Fantasy Football Lessons Learned From the 2019 Season

Fantasy Football Lessons

The fantasy football season is over for the vast majority of leagues, which means it’s time to start preparing for 2020. Whether you ended your year with a championship or if you’re looking to take back the crown, there is always something you can do better in the upcoming year. Let’s take a look back at the top fantasy football lessons from the 2019 season and how we can apply those lessons to 2020.

Fantasy Football Lessons Learned in 2019

Don’t Buy Team Hype

Each and every year, one team receives an undeserved amount of hype and all of their players ultimately end up getting overdrafted. In 2019, that team was the Cleveland Browns. After finishing the season on a high note and acquiring Odell Beckham, the fantasy stock of everyone on the Browns went through the roof. Beckham was the WR4 based on average draft position, and Baker Mayfield was the QB4. This obviously blew up in everyone’s face, as fantasy owners didn’t fully appreciate that it takes time for a new coaching staff and new weapons to work in unison.

2020’s hype team will almost certainly be the Baltimore Ravens. Make no mistake about it, Lamar Jackson is one of the most electric players in the league and their offense should be one of 2020’s best units. However, the league will eventually figure out how to slow them down, at least a little. There’s no way to duplicate that type of efficiency, so make sure not to reach for 2019’s results.

Don’t Buy the Offseason Injury Dip

In what seems like an annual tradition, a big-name wide receiver suffered an offseason injury and saw his draft stock plummet. Back in July, A.J. Green suffered an ankle injury early in Cincinnati’s offseason workouts and was expected to miss the first two or three weeks of the season. This sent Green’s draft stock plummeting, and most fantasy football players were able to grab him in the sixth round or later. The thought was that carrying Green on your bench for three weeks was easily worth it considering his WR1 upside.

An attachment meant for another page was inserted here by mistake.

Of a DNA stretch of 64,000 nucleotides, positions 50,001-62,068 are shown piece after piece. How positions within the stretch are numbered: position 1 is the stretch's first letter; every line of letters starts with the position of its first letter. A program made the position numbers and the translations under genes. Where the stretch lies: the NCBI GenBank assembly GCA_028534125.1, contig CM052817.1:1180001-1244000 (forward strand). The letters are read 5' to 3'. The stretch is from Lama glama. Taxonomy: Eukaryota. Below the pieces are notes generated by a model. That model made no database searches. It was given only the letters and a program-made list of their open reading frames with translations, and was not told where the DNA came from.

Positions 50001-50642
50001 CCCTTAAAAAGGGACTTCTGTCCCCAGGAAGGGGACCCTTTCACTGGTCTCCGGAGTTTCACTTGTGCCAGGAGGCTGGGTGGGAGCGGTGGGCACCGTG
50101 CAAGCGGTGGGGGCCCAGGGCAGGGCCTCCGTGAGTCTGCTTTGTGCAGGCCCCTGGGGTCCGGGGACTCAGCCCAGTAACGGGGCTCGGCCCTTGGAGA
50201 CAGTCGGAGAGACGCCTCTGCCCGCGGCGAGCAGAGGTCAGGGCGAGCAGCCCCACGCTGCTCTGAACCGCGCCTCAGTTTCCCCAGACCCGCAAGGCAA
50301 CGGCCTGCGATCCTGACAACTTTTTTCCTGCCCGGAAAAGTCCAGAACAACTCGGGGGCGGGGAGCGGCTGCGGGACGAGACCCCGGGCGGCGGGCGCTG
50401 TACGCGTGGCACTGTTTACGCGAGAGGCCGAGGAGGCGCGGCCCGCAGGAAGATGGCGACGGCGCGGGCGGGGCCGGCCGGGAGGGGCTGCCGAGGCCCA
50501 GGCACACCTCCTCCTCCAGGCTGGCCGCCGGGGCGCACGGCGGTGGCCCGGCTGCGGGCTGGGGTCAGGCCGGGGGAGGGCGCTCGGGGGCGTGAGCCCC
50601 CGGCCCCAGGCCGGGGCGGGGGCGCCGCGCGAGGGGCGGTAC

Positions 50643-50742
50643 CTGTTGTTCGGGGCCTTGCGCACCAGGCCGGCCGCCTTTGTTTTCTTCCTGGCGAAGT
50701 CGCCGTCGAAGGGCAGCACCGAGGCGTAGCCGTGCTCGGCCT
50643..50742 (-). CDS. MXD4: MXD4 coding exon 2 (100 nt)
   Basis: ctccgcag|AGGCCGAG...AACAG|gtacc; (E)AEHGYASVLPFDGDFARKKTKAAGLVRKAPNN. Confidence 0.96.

That didn’t pan out. Green never recovered from his ankle injury and missed the entirety of the season. Most fantasy football owners held on far too long, as Green was reportedly close to a return on multiple occasions. By the time owners finally gave up on him, it was much too late. Green ultimately was a complete waste of a roster spot and may have prevented certain owners from drafting Jarvis Landry or picking up guys like D.J. Chark on the waiver wire.

This wasn’t an isolated incident, as the same thing happened with Seattle Seahawks wide receiver Doug Baldwin in 2018. It’s obviously too early to tell who this player is going to be in 2020, but whoever it is, make sure you stay away. I guarantee you, the upside isn’t worth it.

Buy Last Season’s Injury Dip

Fantasy football owners have a short memory, so it’s easy to capitalize on players coming off a disappointing season. In 2018, Dalvin Cook and Leonard Fournette were supposed to be two of the best running backs in fantasy. However, both players underwhelmed thanks to hamstring injuries which sidelined them for the majority of the season. Both players managed to come back and stay on the field for the end of the 2018 season. However, with these injuries in mind, Cook fell into the second round and Fournette fell into the third round of most 2019 fantasy football drafts.

The two players became two of the biggest steals in fantasy. Cook entered Week 16 as the RB2 in PPR scoring while Fournette sat at RB7. Injuries can happen to any player and, assuming they’re healthy entering the season, it’s a bad decision to hold previous injuries against relatively inexperienced players.

One player who I could easily see experiencing a similar drop in 2020 is Minnesota Vikings wide receiver Adam Thielen. Thielen is one of the most talented receivers in the league and is capable of putting up huge numbers. He’s going to have Kirk Cousins for another year, and these two have demonstrated an ability to set the world on fire together. However, Thielen missed the majority of the season with a hamstring injury and could easily see his stock drop come draft time. If he doesn’t have any setbacks throughout the offseason and he sees his draft stock slip, make sure to pick him up.

Opportunity, Situation Matter More Than Talent

In a perfect world, each and every last one of your fantasy draft picks will have an ideal combination of opportunity and talent. However, that’s not the world we live in. There aren’t enough star players in good situations to go around, so filling out your roster comes down to finding those diamonds in the rough. Based on what we saw in 2019, it’s better to bet on a player in a favorable situation than a player you deem to be more talented.

Nobody thinks Leonard Fournette is a top-seven running back in the NFL, but he’s currently the RB7 due to his ridiculous body of work. He doesn’t do anything efficiently, but his dependable role in the passing and running game makes him one of the best running backs in fantasy. In a similar vein, DeVante Parker finally broke out in large part due to the fact that he was the only good wide receiver for Ryan Fitzpatrick to target.